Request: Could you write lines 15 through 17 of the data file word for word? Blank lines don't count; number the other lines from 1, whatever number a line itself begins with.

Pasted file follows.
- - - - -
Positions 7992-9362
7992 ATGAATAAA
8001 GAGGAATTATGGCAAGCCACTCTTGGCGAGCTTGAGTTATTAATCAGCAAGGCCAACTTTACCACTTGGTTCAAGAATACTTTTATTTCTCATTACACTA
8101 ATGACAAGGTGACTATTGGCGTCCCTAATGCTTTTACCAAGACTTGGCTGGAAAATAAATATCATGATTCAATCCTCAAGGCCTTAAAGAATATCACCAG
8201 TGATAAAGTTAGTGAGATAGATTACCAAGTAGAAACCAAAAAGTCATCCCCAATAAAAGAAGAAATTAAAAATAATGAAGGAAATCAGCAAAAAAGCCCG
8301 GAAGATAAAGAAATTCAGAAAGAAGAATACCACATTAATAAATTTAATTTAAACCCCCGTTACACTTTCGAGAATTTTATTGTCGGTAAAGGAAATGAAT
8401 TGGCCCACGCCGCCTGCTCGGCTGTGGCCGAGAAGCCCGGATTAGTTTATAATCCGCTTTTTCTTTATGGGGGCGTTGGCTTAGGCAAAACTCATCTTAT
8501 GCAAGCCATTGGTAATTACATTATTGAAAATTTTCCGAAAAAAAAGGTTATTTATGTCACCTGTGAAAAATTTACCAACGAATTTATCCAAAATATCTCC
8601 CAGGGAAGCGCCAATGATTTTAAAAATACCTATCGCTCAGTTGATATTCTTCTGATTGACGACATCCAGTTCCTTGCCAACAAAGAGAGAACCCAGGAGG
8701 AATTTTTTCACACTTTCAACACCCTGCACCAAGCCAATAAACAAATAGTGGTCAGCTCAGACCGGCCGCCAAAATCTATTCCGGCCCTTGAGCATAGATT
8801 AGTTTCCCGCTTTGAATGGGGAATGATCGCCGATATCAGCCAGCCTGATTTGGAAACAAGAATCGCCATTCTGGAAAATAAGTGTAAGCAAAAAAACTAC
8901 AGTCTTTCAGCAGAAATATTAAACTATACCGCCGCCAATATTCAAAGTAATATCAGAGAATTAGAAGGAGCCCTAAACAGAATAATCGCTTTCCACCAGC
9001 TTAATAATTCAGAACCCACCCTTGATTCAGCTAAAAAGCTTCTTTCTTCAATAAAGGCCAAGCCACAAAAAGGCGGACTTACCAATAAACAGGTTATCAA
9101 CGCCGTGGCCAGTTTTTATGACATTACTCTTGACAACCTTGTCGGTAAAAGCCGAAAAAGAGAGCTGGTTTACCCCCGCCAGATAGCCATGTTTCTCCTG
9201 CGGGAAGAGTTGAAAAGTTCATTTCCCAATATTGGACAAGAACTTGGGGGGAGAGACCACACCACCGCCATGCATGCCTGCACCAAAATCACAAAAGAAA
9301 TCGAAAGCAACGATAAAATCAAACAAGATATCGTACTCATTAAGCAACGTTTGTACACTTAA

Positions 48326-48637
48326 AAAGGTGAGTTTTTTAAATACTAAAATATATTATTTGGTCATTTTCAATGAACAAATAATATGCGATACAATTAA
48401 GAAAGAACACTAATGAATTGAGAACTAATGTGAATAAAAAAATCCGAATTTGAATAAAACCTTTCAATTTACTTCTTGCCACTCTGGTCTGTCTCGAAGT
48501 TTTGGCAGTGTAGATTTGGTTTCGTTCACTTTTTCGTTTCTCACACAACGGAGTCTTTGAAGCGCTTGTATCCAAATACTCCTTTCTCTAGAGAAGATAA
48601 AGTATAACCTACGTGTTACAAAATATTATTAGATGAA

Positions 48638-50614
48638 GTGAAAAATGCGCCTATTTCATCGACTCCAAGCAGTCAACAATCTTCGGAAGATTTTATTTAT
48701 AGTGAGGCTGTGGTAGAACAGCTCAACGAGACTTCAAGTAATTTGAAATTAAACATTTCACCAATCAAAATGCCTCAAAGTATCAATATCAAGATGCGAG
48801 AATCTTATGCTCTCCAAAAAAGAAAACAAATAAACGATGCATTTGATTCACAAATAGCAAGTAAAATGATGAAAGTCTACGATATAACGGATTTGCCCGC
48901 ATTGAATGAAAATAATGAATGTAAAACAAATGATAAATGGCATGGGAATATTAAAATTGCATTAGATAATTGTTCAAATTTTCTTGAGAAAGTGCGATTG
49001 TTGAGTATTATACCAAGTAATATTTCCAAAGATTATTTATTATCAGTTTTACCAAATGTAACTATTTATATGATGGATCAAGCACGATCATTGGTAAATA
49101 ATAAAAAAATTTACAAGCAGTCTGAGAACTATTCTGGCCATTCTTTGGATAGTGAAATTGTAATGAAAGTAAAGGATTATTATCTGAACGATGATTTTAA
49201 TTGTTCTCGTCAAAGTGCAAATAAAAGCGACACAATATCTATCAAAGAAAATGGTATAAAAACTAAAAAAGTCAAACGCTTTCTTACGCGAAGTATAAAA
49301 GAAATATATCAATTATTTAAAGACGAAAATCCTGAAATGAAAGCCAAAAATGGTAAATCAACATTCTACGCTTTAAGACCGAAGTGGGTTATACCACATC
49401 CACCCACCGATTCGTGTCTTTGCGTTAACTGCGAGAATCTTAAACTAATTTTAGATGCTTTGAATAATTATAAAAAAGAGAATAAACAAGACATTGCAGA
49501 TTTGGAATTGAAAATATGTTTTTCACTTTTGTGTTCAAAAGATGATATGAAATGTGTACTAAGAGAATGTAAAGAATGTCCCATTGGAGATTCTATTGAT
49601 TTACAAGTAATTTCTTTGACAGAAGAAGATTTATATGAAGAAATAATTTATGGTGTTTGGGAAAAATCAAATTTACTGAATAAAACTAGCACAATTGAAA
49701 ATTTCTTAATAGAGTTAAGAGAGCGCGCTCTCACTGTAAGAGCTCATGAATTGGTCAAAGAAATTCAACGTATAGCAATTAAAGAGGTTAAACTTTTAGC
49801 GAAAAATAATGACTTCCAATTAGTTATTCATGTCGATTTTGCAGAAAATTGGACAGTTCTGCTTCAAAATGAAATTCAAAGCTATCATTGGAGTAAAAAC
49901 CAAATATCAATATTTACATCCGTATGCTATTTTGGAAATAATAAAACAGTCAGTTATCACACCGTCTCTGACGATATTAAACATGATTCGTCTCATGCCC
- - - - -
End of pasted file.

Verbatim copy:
9201 CGGGAAGAGTTGAAAAGTTCATTTCCCAATATTGGACAAGAACTTGGGGGGAGAGACCACACCACCGCCATGCATGCCTGCACCAAAATCACAAAAGAAA
9301 TCGAAAGCAACGATAAAATCAAACAAGATATCGTACTCATTAAGCAACGTTTGTACACTTAA

Positions 48326-48637